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Super Rugby trial to scrap ‘Dupont’s Law’ in effort to crack down on kicking dominance

France's scrum-half Antoine Dupont kicks the ball during the Six Nations rugby union tournament match between France and Scotland at the Stade de France in Saint-Denis, northern Paris, on February 26, 2023
The ploy that has led to 'static' exchanges was popularised by France scrum-half Antoine Dupont - Franck Fife/AFP

Super Rugby Pacific are aiming to tweak the offside law to avoid the static kicking exchanges that have blighted games in the Premiership and the Six Nations recently and to promote running from the back-field.

Two separate clauses in law 10.7, which have become known as the ‘Dupont Law’ after the France scrum-half Antoine Dupont popularised the ploy in Test matches, allow players to advance from offside positions after an opponent has caught a kick and either moved five metres or passed the ball.

This has brought about jarring situations during matches where players have camped in the middle of the pitch, a 12-kick rally during the recent West Country derby between Gloucester and Bath being a prime example. On Saturday at Murrayfield, Scotland and France engaged in a similar back-and-forth. Kickers were standing stock-still in the back-field and dummying passes so as not to allow opponents to advance.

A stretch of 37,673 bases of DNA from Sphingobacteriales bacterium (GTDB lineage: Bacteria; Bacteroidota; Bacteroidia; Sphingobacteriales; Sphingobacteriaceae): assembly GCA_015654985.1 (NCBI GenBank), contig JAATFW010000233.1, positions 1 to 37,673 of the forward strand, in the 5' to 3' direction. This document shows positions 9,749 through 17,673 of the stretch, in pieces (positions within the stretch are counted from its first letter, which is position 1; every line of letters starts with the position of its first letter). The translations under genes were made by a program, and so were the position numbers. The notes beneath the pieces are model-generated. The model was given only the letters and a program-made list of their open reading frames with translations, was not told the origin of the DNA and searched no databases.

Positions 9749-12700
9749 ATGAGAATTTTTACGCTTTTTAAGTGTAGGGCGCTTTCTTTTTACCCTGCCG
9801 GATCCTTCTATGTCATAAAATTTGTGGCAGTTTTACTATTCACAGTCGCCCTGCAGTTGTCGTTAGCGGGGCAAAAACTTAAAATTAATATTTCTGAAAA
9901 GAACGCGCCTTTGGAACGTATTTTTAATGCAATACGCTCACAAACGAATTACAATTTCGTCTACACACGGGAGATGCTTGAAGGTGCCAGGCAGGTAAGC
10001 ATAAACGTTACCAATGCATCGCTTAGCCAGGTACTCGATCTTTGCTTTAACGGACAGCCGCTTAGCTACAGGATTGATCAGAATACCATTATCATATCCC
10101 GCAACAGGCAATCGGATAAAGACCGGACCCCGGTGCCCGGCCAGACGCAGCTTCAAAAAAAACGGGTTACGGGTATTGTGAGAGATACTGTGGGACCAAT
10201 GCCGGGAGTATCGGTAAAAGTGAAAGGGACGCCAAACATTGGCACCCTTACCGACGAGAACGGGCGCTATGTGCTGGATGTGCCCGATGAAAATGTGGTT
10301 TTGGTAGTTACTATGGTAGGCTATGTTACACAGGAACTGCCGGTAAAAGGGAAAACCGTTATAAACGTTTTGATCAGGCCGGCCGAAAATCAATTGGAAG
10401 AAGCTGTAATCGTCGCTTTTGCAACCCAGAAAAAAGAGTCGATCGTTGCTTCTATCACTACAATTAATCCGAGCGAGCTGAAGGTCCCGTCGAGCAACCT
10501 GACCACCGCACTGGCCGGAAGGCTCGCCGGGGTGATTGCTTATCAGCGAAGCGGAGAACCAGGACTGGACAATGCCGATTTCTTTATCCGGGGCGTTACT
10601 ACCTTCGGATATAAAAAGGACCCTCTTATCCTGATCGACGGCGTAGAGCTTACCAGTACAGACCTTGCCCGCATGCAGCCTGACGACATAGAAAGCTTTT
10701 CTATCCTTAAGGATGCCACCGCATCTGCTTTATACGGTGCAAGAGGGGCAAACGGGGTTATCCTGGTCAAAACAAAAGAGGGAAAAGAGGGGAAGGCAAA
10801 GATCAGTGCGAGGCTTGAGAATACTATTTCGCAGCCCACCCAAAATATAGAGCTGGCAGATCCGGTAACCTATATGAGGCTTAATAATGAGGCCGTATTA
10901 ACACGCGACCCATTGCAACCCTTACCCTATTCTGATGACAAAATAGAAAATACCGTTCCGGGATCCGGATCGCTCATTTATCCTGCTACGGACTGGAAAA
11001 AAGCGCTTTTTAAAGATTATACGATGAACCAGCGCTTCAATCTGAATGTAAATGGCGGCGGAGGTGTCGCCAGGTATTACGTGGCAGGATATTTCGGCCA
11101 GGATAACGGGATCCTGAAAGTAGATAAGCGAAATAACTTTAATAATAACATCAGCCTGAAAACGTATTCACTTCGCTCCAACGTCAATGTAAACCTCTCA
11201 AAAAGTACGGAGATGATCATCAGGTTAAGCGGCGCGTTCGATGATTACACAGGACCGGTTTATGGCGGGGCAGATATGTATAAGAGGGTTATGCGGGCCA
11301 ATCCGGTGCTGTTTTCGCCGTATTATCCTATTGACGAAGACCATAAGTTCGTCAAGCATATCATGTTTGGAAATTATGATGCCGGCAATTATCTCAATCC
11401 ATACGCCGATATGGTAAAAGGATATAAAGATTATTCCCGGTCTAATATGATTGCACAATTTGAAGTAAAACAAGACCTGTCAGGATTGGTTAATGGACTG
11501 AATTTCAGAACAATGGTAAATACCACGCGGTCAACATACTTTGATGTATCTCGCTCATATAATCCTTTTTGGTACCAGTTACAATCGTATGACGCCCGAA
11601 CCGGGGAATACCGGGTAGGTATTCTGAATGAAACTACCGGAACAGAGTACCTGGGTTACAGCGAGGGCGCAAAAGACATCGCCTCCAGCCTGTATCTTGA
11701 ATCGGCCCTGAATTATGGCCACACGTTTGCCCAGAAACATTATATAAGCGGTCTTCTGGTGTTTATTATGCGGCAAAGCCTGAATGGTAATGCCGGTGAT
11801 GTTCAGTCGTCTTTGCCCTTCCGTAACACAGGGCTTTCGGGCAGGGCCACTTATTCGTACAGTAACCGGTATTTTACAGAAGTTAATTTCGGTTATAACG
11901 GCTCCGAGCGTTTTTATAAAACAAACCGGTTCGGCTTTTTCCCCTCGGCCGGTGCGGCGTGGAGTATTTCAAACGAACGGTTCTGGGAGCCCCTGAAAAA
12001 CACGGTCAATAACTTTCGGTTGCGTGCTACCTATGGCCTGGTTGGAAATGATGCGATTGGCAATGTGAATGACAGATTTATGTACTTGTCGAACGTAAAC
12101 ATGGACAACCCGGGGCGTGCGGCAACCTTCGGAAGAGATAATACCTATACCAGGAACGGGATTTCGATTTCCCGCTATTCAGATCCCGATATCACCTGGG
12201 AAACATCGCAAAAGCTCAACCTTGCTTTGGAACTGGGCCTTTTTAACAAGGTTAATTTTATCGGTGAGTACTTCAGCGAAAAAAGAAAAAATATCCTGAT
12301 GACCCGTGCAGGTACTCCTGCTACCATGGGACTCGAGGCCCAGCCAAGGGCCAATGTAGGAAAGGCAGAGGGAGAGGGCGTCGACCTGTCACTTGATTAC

Super Rugby Pacific, which features franchises from Australia, New Zealand and Fiji, begins on Feb 23, want to do away with these exchanges and will move to ensure that players must be put onside by a kicker running past them. Telegraph Sport understands that World Rugby is yet to ratify any change, but the competition’s chair, Kevin Molloy, explained that feedback from fans, coaches and players had encouraged the development.

“We want to create a game that’s exciting for our fans and enjoyable for our players,” he said. “Part of that is seeing our players running the ball rather than trading multiple kicks in a battle for territory. We’re listening to our fans and with the full support of New Zealand Rugby, Rugby Australia, and our coaches we’ve responded with a small change we think could make a big difference.”

“Fans have been vocal in recent times about teams exploiting a loophole that’s seen large number of players standing still while kicks go over their heads in what some people have called kick tennis,” Molloy added. “We don’t believe that’s the spectacle our fans want to see in Super Rugby Pacific. We want to open up the opportunity for teams to counterattack with the ball in hand and we’re confident this tweak to the law will encourage that trend and encourage exciting, attacking rugby.”

Goal-line drop-outs have been among the laws trialled in Super Rugby before being rolled out worldwide. Other gimmicks, such as 20-minute red cards and captain’s challenges, have not been adopted in other tournaments.

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